Men and Women Want the Same Thing: Jobs

October 26, 2012 | Elizabeth F.

Halloween before an election promises to be a politically charged parody of recent public debate. Unemployed Big Birds, oppressed ladies stuffed into binders, and now maybe a few fake horses and bayonets – though props if they are real- are sure to make appearances. Though these inevitable costumes will generate some laughs and political jabs, they are sure to miss the mark in regards to what still matters most in the upcoming election – to men and women alike.

I would suggest that if you are using the political theme this Halloween, you should consider a much classier attempt at humor that embraces a political message that people actually care about:

As a passionate follower of international politics, I have had to accept that as much as I would like this election to be about the tragic situations in Syria and Benghazi, it is not. Rasmussen shows that 80% of likely voters say that the economy is very important in this election. In fact, the economy is at the forefront of the minds of at least 12.1 million Americans who are still unemployed. With all of the hyperboles, gaffes, and loud distractions of this election, it is sometimes easy to forget what is at stake. As Americans for Prosperity’s chilling silent video portrays, the seriousness of the economic situation for many Americans often goes unsaid.

What is even more understated, however, is the fact that these economic worries concern all Americans, men and women alike. A recent Gallup poll found that the economy ranks number one in importance in this election with 37% of Americans selecting it as their top issue.  Perhaps even more telling is the consensus with which those polled selected this issue:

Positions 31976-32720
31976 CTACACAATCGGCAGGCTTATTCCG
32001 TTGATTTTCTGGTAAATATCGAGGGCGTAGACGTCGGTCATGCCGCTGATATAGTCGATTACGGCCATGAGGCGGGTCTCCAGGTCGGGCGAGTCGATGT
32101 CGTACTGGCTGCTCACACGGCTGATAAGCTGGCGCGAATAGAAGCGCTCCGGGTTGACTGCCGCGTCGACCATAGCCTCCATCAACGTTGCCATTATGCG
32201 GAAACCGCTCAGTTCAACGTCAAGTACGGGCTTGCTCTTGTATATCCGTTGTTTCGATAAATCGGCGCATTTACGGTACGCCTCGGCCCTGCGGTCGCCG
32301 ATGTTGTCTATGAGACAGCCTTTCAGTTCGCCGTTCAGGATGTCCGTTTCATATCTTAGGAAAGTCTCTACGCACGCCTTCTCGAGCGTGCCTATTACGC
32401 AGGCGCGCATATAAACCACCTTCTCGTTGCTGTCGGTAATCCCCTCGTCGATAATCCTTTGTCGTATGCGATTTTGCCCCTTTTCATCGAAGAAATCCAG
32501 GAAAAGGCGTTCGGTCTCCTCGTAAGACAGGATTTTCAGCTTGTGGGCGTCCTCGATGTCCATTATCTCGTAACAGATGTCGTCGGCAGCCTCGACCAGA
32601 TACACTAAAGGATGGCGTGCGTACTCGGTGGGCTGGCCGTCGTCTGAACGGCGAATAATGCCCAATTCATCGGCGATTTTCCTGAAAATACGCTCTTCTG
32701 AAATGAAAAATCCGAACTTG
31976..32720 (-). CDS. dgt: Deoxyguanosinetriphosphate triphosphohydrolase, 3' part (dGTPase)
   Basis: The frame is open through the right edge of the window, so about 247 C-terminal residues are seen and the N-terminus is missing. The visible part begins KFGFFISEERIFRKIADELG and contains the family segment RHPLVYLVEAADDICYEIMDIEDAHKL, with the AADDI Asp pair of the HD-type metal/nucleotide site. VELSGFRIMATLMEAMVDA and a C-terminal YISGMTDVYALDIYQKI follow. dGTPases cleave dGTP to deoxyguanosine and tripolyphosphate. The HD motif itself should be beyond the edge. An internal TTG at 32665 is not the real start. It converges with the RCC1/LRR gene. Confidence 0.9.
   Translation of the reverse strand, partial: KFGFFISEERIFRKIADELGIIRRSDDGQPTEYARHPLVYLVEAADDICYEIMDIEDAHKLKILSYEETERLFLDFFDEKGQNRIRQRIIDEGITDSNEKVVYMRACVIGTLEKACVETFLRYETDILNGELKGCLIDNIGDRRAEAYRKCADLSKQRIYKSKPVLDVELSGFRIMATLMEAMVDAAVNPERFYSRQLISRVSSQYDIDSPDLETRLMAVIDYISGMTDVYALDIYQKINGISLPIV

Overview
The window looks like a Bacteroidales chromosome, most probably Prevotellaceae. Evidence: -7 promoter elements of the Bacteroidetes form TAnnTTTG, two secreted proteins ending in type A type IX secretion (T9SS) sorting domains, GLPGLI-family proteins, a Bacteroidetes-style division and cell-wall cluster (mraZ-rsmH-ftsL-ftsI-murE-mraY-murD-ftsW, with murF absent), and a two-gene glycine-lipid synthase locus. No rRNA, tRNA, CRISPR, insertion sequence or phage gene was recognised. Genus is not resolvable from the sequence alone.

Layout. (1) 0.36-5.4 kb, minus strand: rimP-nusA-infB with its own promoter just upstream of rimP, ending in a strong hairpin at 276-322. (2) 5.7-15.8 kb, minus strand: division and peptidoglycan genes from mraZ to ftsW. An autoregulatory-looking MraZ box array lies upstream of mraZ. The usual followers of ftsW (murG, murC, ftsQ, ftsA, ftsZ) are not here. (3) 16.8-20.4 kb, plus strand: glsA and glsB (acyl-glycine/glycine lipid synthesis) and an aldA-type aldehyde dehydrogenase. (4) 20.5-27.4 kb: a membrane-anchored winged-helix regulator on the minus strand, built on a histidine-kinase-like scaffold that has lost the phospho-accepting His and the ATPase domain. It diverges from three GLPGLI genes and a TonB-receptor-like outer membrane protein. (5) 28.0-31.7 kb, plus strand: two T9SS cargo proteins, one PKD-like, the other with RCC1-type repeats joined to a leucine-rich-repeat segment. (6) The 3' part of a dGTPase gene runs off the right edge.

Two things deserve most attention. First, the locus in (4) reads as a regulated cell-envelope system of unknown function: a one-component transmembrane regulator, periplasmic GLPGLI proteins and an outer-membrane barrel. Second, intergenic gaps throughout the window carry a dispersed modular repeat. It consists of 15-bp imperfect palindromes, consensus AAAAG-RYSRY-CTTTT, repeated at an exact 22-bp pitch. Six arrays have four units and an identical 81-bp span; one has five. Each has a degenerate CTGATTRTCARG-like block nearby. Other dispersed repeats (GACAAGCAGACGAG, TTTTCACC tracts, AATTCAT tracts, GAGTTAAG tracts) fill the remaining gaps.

Women and men put nearly identical emphasis on the economy and unemployment as the nation’s most important problems.

Gallup goes on to explain that although women selected abortion as their top issue in a recent survey of 12 swing states, only 1% of women consider it the most important issue on a national level.

Putting this in context, former Secretary of State Condoleezza Rice recently explained on Greta van Susteren’s On the Record that the women she meets simply want jobs, just like anyone else in America. To put the importance of this into perspective it should be noted that Secretary Rice has often maintained views of her own that align with a less conservative take on some social issues. As she explains, however, those who overplay social issues in this election are purposely sabotaging a national discussion on what is truly and tangibly important to both men and women:

I would like to say to people that I am not always in agreement with everything that’s written in the Republican platform about social issues…those who talk about a war on women are not just engaging in hyperbole; I think it’s far worse than that. It is condemning people who are going to be reasonable, and who are going to take into account the views of those with whom they do not agree.

This, of course, does not mean that social issues are unimportant in any respect. It simply means that they are not the driving factors of this year’s election. Women, it should be understood, do not comprise a homogenous voting bloc, and they certainly maintain different concerns and interests than do men. It should not, however, be assumed that during the miserable economic performance of our country, women somehow desire economic opportunity less.

Radical feminists are the first to wave the banner of equality for women, but, for some reason, this same political bloc has failed to attribute equal economic values to women. Rather, they have been the first to distinguish between genders. Yes, women are different from men – and this should be celebrated – but when it comes to desiring economic opportunity, they are quite the same.

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